Whether you’re looking for ways to stay physically active, or simply want to find something fun to do with your newfound free-time, there are plenty of great hobbies that are perfect for retired people.

Here are just a few ideas:

Gardening – Gardening offers a great opportunity to get outside and enjoy the fresh air while staying active. Plus, you can reap the rewards of growing your own fruits, vegetables, and flowers!

Photography – Photography is a creative hobby that’s easy to pick up and master over time. And since cameras are now so affordable and accessible, it’s a great way to capture memories of your retirement years.

Woodworking – If you’re looking for a hobby that allows you to exercise both body and mind, woodworking is an excellent choice. You can make custom furniture, cabinets, or even musical instruments!

Cooking/Baking – Whether you’re a novice or an experienced chef, cooking and baking are both fun hobbies that can help keep your skills sharp in the kitchen. Plus, you can enjoy the delicious results with family and friends!

Collecting – If you’re a history buff or just love collecting things, this is a hobby that can keep you busy for hours. You could collect coins, stamps, antiques or anything else that catches your eye.

Knitting or Crocheting – Both knitting and crocheting are relaxing hobbies that will give you something to focus on when you have extra time. You can make winter scarves for friends and family, or even try your hand at a blanket or quilt.

Join a Book Club – If you’re an avid reader, consider joining a book club. Discussing books with other retirees will not only keep you entertained, but it’ll also give you the chance to learn about different perspectives and make new friends.

Take Up Painting – Get your creative juices flowing with painting! Whether you’re a beginner or an experienced painter, there are plenty of resources to help get you started. You can also join classes at local art galleries if you need extra guidance.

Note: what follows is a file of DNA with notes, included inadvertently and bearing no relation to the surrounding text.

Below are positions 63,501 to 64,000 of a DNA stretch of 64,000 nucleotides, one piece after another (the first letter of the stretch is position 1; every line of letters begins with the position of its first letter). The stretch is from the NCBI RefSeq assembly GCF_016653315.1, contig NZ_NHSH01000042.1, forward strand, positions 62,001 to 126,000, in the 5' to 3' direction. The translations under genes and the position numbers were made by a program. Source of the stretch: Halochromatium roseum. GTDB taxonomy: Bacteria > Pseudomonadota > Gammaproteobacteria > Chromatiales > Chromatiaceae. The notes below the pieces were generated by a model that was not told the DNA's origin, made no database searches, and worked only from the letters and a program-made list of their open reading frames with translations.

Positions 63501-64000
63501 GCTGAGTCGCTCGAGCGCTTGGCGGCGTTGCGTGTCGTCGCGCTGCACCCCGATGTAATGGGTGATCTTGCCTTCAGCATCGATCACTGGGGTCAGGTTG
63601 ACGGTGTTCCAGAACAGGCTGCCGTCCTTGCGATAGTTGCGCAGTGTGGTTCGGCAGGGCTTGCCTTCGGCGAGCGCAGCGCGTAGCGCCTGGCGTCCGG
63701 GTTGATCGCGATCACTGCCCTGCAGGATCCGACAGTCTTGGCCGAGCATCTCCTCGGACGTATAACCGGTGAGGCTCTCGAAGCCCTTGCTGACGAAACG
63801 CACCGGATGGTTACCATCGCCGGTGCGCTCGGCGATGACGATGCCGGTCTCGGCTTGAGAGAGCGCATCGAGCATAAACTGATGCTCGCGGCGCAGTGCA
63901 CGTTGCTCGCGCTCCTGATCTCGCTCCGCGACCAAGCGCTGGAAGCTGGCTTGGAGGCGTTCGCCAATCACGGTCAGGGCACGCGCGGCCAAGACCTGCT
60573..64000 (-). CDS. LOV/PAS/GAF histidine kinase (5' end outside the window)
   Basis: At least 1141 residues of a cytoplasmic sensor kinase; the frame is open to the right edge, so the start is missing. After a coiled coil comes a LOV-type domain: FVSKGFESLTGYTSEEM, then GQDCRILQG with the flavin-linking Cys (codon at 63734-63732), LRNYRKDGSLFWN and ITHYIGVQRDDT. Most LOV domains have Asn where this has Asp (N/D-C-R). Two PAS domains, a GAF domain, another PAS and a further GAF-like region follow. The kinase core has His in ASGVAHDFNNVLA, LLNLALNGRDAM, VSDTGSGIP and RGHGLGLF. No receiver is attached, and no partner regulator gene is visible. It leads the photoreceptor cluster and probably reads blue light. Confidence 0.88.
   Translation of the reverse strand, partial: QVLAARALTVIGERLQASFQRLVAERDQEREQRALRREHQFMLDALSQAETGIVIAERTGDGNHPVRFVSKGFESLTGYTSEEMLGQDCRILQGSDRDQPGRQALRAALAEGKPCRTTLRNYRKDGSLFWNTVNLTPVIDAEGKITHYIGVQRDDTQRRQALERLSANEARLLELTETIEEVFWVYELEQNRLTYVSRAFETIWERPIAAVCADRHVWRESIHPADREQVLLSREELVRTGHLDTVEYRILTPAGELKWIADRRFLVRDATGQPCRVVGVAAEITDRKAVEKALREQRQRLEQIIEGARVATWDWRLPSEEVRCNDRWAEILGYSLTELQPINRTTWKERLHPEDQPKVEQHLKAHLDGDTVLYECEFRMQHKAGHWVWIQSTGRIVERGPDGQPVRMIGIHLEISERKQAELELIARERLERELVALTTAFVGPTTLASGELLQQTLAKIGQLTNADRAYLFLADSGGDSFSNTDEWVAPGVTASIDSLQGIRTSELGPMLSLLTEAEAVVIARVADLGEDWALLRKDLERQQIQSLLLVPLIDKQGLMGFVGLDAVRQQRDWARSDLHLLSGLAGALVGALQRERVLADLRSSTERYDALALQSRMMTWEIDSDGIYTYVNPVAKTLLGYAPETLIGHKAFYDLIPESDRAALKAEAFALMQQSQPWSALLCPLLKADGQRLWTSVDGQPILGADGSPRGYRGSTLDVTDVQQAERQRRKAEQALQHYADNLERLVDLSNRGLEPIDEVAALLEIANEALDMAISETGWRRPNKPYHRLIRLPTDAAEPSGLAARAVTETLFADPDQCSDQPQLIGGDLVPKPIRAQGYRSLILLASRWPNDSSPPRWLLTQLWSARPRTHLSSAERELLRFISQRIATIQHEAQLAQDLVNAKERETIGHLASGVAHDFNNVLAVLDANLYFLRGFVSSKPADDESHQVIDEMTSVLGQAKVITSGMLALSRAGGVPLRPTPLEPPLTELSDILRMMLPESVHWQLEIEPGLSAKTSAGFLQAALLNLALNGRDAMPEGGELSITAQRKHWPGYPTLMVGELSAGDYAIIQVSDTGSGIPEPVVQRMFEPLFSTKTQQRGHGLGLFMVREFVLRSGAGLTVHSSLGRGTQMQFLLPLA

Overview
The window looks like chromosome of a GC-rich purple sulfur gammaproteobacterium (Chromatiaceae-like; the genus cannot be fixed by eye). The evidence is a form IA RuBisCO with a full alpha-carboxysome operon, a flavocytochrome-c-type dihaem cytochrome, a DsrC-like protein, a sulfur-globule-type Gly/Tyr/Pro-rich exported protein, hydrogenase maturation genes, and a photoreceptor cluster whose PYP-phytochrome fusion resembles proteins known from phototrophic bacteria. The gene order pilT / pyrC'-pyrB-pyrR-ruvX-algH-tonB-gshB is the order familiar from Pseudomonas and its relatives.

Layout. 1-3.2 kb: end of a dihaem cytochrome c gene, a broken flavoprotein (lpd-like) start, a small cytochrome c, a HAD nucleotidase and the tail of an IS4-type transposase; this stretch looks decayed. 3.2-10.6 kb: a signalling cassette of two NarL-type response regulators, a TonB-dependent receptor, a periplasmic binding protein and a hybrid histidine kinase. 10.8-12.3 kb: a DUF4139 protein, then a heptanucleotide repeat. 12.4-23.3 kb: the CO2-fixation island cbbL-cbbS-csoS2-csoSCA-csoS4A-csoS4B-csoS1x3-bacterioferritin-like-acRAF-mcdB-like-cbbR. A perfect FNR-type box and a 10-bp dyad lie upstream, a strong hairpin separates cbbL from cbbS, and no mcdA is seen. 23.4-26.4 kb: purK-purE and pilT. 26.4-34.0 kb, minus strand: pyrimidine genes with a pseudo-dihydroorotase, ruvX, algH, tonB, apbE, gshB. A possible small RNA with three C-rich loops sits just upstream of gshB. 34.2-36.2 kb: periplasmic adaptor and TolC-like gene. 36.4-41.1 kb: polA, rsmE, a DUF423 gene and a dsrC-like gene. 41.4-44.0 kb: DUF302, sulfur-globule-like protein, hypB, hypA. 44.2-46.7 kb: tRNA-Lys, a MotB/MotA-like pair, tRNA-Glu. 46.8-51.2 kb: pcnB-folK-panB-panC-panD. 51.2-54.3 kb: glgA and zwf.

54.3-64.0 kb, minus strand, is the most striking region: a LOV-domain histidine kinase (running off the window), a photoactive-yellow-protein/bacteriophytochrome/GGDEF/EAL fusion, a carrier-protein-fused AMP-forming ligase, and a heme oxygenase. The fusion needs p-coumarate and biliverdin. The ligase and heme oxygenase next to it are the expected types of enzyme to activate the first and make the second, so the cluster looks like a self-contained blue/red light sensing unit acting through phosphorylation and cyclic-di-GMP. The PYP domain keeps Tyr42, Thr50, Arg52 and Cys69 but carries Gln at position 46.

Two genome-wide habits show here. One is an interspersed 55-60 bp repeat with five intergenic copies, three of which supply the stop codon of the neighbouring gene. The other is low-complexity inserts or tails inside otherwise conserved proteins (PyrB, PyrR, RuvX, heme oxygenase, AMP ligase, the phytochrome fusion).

Bird Watching – This is a great hobby to enjoy if you’re retired and want to stay outside while still keeping busy. A pair of binoculars and a bird watching guide book is all you need to start enjoying this hobby.

Take Up A Musical Instrument – Learning to play a musical instrument has been linked with reducing stress, improving concentration, and even lowering the risk of dementia. So, why not take up an instrument as a hobby?

If you already have some knowledge of music theory then you can start learning your favorite songs. Or if you’re a total beginner, there are many resources available to help you get started.

Writing – Writing can be a great hobby and outlet for retired individuals. Whether it’s a journal, a blog, or even a memoir – writing is an effective way to express yourself and connect with others.

Even if it’s just for fun, putting your stories and thoughts down on paper can be therapeutic and help you stay engaged in life.

Arts & Crafts – Everyone has an artist inside them just waiting to get out. Arts and crafts can be a great hobby for retired people. You can choose from knitting, scrapbooking, painting or even make jewelry. This type of creativity also helps keep your mind active and engaged with activities.

What Makes A Happy Retiree?

Happiness in retirement is often dependent on a variety of factors, including financial security, physical and mental health, social connections, and a sense of purpose and accomplishment.

Here are some things that may contribute to a happy retirement:

  1. Financial security: Having enough money to cover your basic needs and pursue your interests can be a key factor in feeling secure and content in retirement. It’s important to plan ahead and save enough for retirement so you can have the freedom to do the things you enjoy.
  2. Physical and mental health: Staying active and maintaining good physical and mental health is important for overall well-being in retirement. Engaging in activities that promote physical and mental health, such as regular exercise, a healthy diet, and stress management, can help you feel happy and fulfilled.
  3. Social connections: Strong social connections with friends and family are important for mental and emotional well-being. Building and maintaining relationships during retirement can provide a sense of belonging and support.
  4. A sense of purpose and accomplishment: Many people find fulfillment in having a sense of purpose and contributing to something larger than themselves. Whether through volunteering, pursuing hobbies, or learning new things, finding ways to stay engaged and feel a sense of accomplishment can be key to happiness in retirement.